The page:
How do you manage childcare?

Most Spanish people rely heavily on their families for childcare. My mother-in-law is always on hand to take care of the kids when our work schedules overlap. It was similar when I was living at home. My parents were always there to mind Eve when I needed.

What’s the local attitude towards breastfeeding?

I didn’t breastfeed, but surprisingly I was in the minority. The Spanish have a great attitude towards breastfeeding. There is no stigma attached to it here…. people feel very comfortable feeding in restaurants, at the park, in the supermarket, at the beach. No one bats an eyelid.

What are your opinions of the local health system?

If there is one thing I could talk endlessly about, it’s about how good the public healthcare system is here. Eve attends one of the top hospitals in the country for her cystic fibrosis care, and the care she gets is just outstanding. GP appointments are made online and there is no waiting around. Hospital appointments are the same. The care I received during pregnancy was also outstanding. I saw a number of specialists throughout the nine months, had a scan at every appointment, and there were two pediatricians present for the birth. I had heard such horror stories about pregnancy and birth in Spain, but I had a really great experience.

How does the education system compare?

The education system here is similar to the Irish system. The main difference would be the times of school. Here the kids enter at 9am, have a long lunch break from 12.30pm-3pm, and then go back again for evening classes from 3pm until 4.30pm. Most children stay in school during this break but Eve comes home for her lunch. It breaks the day up and doesn’t seem as long. Kids also start school a lot younger here, with most kids beginning at three or four-years-old.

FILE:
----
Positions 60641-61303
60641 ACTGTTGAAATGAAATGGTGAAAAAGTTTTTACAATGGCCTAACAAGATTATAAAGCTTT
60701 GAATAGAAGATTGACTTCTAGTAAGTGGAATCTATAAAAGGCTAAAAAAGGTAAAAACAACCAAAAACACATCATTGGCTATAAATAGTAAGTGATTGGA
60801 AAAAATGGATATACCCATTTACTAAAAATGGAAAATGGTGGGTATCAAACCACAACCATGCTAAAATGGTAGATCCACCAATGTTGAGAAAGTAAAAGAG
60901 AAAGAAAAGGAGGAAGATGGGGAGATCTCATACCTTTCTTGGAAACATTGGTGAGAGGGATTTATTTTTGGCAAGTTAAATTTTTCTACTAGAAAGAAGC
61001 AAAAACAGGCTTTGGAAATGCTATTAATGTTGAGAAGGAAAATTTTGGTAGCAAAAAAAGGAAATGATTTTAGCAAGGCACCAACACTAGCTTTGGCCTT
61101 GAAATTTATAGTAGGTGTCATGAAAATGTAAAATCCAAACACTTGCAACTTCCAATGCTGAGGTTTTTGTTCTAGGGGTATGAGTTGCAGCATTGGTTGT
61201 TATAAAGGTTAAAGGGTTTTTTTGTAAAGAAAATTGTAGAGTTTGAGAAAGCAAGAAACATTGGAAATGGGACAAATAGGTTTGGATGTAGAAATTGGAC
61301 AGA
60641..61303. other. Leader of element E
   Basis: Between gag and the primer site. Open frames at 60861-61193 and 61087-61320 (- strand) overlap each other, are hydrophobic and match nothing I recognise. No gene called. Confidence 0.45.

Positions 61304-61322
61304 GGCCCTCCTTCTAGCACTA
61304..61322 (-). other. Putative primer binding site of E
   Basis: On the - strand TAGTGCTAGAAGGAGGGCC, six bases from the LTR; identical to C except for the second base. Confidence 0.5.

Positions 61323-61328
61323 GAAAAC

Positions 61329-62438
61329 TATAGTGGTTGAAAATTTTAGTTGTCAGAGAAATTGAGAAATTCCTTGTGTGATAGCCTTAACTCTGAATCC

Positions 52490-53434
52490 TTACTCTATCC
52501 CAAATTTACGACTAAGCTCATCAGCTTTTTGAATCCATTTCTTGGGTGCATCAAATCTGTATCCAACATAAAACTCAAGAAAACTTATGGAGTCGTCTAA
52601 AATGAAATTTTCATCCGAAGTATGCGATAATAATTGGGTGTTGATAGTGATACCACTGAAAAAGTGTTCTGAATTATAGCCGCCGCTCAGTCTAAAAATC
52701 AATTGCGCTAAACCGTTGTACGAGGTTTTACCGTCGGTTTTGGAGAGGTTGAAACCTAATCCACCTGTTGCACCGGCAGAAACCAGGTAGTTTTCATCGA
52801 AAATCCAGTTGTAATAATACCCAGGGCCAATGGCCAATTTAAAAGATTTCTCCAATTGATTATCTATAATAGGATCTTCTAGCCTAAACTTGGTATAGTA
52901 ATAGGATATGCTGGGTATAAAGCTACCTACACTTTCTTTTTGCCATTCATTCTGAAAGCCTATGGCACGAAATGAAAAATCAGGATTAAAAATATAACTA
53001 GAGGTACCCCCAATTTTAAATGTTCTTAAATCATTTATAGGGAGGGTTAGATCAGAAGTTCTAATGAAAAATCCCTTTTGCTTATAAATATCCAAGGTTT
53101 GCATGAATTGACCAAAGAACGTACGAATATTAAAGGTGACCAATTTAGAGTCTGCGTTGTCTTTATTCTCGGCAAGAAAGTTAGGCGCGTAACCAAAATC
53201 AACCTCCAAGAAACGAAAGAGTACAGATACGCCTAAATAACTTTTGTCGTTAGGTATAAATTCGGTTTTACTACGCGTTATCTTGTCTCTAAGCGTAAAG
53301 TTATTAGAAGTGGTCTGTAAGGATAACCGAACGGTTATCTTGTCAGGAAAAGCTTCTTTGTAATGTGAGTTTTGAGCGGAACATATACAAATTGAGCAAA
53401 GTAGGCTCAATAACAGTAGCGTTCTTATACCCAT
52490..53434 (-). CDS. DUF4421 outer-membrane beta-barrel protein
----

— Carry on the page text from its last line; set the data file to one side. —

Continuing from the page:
What’s the best thing about living in your adopted city?

Living beside the beach. You just can’t beat it! We spend all our days on the beach throughout the summer, and in winter we go down most days to kick about with a football, or just to sit and watch the waves. It’s so relaxing.

And the worst?

The worst is not having my family close by. We’re a very close knit family and the kids miss their grandparents so much. Although they visit as often as they can, it’s not the same. We Skype with my parents most days…. it’s gotten to the stage where Luka thinks that Nana lives inside the laptop! Anytime he sees a laptop he starts screaming “Nana Nana!” We like to call her “virtual Nana” as a joke :)

Does your new city offer a better work/life balance?

Finding that balance in Spain is hard. The work hours here are long because of the break between 2pm-5pm that most businesses take. So you get a long lunch time, but end up working sometimes until 10pm. I teach English privately so this isn’t a problem for our family. I’m lucky that I can fit my work schedule around the kids so that we can stay consistent in our work/school/home routine.

What’s your favourite thing to do at the weekends?

Our weekends are mainly spent on the beach. Both kids have taken to the water like ducks, so we can sit back and soak up the sun while they splash around. Alicante has a great climate. It’s warm and sunny all year ’round, and almost never rains. Obviously this is a huge novelty for us coming from Ireland! This is the main reason I moved over here. The weather is so beneficial for Eve. It means that she can be outdoors and active all year, which is so important for someone with CF. The more active she is, the better her lungs are.”